23 Frugal Tips To Try This Year




The word frugal can have a negative connotation but it really should be a very positive thing.  Living simply and economically, or carefully spending money are definitions of frugal.  It describes the way many of us either live our lives or strive to live their lives.

There are a gazillion ideas of how to be frugal, from simple things like making your own products to the extreme, like rationing toilet paper squares.  Regardless of what your own aspirations are, there are likely more things you can do on your journey that you haven't yet tried.  So the first step is being open to trying something new.

Everything takes effort, and some things, particularly when it's a new habit you're trying to adopt, can take a LOT of effort.  Be willing to make the effort to adopt at least one new (to you) frugal habit this year.  If you can honestly take a look at what you currently do, without doubt you can identify at least one change toward frugality you'd like to make.


1. Try A DIY Recipe Instead Of Defaulting To Buying
     Beauty products, household cleaners, or some other item you or your family uses regularly, if it would be cheaper to make (which is key) find a recipe or two and give it a try.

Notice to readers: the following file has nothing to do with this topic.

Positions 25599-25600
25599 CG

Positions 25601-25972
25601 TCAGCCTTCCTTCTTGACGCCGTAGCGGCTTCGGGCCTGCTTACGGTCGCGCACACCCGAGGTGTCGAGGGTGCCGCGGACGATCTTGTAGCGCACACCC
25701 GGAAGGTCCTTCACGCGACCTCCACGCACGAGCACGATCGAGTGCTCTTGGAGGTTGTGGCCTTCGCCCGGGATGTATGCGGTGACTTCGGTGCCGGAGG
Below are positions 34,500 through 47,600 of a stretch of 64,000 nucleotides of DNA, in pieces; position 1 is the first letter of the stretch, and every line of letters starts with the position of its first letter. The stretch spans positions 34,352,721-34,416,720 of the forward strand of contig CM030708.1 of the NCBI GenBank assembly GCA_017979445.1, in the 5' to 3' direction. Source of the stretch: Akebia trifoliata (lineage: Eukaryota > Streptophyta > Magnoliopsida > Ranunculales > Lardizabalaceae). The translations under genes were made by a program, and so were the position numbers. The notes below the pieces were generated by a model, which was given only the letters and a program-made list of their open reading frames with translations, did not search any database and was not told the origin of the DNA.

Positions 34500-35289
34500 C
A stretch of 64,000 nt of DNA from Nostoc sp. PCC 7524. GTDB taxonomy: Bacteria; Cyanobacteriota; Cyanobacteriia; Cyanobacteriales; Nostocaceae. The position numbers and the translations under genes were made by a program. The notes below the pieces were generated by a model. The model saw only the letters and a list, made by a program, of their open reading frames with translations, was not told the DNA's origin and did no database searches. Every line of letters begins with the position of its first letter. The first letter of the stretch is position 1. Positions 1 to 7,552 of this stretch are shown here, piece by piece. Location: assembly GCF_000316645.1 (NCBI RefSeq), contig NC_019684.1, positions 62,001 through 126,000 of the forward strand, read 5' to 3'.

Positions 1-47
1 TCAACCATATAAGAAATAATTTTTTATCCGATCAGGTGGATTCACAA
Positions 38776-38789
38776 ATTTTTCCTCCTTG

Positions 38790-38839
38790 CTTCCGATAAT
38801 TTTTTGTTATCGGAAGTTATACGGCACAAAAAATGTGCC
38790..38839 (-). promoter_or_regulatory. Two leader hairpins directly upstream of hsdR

2. Start A Garden
     Whether it be a planter box on your patio, a couple of raised beds in your yard, or a full out garden, growing your own herbs, veggies and/or fruit will save you a considerable amount of money.  And it's so rewarding!!

3. Try A Money Saving App
     Trying an app that gives you money back on things you were going to buy anyway, can only help out financially.  Ebates and Ibotta are two that I use regularly.  While my earning are not huge (because I'm focused on spending very little money), I definitely do get money back on many items we purchase and it all adds up.

4. Consider Repair/Reuse As A First Option
     This is something we are working on ourselves, because when something breaks our automatic response is to purchase a replacement.  Instead, we are trying to first determine if we truly need it.  Next, can we repair it?  If the answer is no to repair, can we in some other way reuse the item?  Can we use something else, that we already own, instead of using spending money to solve the problem?  My friend Daisy is a great inspiration for me.


5. Try Meal Planning
     You knew this would make it to the list, didn't you?  If you don't currently meal plan, give it a go!  If you aren't a fan of the entire process, try it for 2 weeks (the entire process) and then pick out what things really worked for your family.  Maybe it's just meal planning for the nights that are most hectic in your house.  (to avoid defaulting to ordering out or picking up fast food)  Maybe it's just making a list of your family's favorite recipes that you can refer to.  Or maybe it's keeping a full inventory of what you have in your pantry, refrigerator, and freezer(s).